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Tightening up Strategy Execution

By Erica Olsen

Tightening up Strategy Execution

When the OnStrategy team comes across new concepts that help organizations do what they are already doing better, we make a practices of sharing them. Sean Covey’s, son of Steven Covey,  Four Disciplines of Execution falls into this category. While we did not adopt his ideas right away, we have been using pieces in client organizations that are needing to execute better. As a general rule, our team does not like to introduce new/new concepts (unless totally necessary), but rather look to tweak or modify the strategy execution process.  Covey’s Four Disciplines highlight some interesting tweaks that can help build momentum when implementing strategy.

Implementing strategy is one of the hardest management processes to establish, because it is full of roadblocks and pitfalls. That said, if you are looking to “dial in” strategy execution and get more consistent results, the following four disciplines summarized from Covey are a good place to start.  A word of caution – while these disciplines seem pretty straightforward, the magic is in getting the nuances of the discipline right.  The nuances are called out below:

Discipline #1: Narrow the Focus.

Narrow the focus to 1-2 high priority goals across the whole organization that CLEARLY explains what is success. These identify the outcome measures.

  • Basically, the more you try to do, the less you actually accomplish.
  • When you narrow the focus of your team to one or two wildly important goals, the team can easily distinguish between what is truly top priority and what is the whirlwind.

Discipline #2: Empower the team to act on lead measures.

Create measures people can successfully influence. Identify lead measures that will drive the outcome of the high priority goal.

  • Some actions have more impact than others when reaching for a goal.
  • Lag measures are tracking measurements of the wildly important goal, and they are usually the ones you spend most of your time praying over…by the time you get a lag measure, you can’t fix it.
  • Lead measures… measure the new behaviors that will drive success on the lag measures.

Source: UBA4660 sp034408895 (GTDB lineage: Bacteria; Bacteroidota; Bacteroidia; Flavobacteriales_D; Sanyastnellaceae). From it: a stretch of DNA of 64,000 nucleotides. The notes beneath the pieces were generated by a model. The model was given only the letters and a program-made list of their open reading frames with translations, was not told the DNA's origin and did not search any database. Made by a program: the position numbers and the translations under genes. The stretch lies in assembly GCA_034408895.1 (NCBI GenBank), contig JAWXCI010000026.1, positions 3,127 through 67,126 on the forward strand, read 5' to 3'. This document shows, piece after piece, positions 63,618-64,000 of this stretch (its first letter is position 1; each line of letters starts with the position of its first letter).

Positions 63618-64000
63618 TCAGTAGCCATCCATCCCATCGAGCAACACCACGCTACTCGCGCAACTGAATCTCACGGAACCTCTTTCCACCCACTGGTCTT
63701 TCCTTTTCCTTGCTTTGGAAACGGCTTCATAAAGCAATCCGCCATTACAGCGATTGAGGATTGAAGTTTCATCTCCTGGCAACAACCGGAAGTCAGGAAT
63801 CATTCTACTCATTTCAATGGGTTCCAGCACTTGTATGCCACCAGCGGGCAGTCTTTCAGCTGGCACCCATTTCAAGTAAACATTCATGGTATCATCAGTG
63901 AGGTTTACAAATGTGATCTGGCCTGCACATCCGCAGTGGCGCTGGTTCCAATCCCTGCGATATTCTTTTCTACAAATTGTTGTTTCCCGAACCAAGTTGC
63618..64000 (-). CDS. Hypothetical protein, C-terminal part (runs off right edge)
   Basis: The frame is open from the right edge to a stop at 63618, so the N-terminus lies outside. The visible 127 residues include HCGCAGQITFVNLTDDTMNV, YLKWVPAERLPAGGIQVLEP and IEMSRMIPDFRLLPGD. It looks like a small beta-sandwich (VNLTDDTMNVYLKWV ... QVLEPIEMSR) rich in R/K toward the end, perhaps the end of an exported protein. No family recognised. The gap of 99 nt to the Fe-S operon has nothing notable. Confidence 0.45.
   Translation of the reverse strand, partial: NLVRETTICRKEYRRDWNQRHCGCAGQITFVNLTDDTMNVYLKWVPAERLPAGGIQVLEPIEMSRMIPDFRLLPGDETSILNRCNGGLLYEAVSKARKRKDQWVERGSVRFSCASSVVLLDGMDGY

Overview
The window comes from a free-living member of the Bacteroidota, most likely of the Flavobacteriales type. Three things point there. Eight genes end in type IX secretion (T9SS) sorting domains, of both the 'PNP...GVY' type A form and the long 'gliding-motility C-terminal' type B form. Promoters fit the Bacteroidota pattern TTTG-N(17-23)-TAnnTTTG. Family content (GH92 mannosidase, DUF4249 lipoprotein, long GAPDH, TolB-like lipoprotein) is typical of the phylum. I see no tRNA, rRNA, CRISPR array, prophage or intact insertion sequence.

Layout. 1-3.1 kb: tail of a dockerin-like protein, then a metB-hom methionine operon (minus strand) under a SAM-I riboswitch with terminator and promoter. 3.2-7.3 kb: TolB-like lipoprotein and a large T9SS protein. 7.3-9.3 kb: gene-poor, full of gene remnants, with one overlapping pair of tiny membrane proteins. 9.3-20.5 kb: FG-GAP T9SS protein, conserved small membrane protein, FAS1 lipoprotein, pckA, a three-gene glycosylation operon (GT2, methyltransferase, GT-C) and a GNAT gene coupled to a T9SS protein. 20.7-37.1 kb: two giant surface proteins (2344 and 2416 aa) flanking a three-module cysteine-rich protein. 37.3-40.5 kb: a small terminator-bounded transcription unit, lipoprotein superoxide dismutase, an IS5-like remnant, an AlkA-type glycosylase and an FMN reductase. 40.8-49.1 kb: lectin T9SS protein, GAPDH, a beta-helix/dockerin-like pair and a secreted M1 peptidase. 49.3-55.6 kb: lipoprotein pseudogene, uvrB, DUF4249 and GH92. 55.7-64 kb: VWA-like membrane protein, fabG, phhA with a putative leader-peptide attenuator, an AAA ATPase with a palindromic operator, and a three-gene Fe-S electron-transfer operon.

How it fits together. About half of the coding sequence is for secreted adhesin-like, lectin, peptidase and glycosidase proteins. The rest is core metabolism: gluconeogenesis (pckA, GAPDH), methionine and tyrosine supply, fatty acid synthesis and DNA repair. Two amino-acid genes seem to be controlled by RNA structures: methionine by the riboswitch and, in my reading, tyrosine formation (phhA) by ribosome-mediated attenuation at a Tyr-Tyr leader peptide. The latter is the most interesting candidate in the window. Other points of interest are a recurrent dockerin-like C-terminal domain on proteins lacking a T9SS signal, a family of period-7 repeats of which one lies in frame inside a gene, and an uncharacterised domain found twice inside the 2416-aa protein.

• A good lead measure has two basic characteristics: It’s predictive of achieving the goals and it can be influenced by the team.

Discipline #3: Make progress visible – weekly.

Know weekly/monthly if we are winning or losing. Make the progress visible – create a compelling scoreboard to help us SEE the progress – of the outcome measures & the lead measures.

  • People play differently when they keep score.
  • The kind of scoreboard that will drive the highest levels of engagement with your team will be one that is designed solely for the players.
  • Go analog – people need to see charts and graphs on the wall.

Discipline #4: Create a cadence of accountability.

Tweak weekly ops meetings to review results specific to our progress. Make commitments to for action to move the lead measure at each session.

  • The cadence of accountability is a rhythm of regular and frequent meetings of any team that owns a wildly important goal.
  • Team members will always be more committed to their own ideas than they will to others from above.
  • Because the team commits to a new set of objectives each week, this discipline creates a just-in-time weekly execution plan that adapts to challenges and opportunities that can never be foreseen in an annual strategic plan.

Author’s Note: Covey’s disciplines are worded differently than listed here because I wanted to call out certain aspects of these concepts. Please reference his book for the full detail.




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